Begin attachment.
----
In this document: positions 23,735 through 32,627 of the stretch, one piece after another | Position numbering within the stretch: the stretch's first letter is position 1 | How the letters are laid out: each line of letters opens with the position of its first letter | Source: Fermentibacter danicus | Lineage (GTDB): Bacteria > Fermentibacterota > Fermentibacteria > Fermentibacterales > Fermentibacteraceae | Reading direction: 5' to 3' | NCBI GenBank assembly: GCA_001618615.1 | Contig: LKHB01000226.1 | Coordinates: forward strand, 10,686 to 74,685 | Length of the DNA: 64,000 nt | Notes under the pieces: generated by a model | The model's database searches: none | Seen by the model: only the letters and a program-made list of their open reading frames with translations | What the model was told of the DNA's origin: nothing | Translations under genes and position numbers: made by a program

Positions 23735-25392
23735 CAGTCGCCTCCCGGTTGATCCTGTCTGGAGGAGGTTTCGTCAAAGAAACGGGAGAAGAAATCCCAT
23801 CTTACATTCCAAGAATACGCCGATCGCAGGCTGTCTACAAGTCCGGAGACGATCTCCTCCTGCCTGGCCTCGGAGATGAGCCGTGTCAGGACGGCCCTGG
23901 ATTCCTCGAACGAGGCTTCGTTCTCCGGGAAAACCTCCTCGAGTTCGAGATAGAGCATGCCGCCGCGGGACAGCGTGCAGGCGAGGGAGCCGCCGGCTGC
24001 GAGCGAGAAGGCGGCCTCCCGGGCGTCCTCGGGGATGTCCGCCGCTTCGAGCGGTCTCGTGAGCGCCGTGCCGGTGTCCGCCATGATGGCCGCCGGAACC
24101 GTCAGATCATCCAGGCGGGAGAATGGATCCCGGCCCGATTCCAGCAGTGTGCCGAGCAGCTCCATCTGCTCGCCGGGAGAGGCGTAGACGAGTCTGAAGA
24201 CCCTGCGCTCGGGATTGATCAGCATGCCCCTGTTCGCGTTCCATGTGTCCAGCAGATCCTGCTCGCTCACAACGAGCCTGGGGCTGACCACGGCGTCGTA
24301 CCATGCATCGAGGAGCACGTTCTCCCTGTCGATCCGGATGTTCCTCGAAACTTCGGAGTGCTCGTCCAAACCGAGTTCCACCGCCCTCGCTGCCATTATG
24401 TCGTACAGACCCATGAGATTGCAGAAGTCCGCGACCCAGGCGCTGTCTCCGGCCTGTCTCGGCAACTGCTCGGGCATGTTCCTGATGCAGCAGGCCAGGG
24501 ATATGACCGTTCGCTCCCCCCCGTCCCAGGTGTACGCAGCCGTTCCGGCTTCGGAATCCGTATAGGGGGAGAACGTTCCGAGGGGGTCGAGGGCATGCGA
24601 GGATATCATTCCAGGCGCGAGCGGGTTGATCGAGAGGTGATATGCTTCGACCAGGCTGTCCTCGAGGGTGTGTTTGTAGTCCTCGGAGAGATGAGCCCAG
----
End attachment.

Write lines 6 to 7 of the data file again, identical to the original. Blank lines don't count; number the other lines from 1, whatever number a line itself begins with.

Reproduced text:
24001 GAGCGAGAAGGCGGCCTCCCGGGCGTCCTCGGGGATGTCCGCCGCTTCGAGCGGTCTCGTGAGCGCCGTGCCGGTGTCCGCCATGATGGCCGCCGGAACC
24101 GTCAGATCATCCAGGCGGGAGAATGGATCCCGGCCCGATTCCAGCAGTGTGCCGAGCAGCTCCATCTGCTCGCCGGGAGAGGCGTAGACGAGTCTGAAGA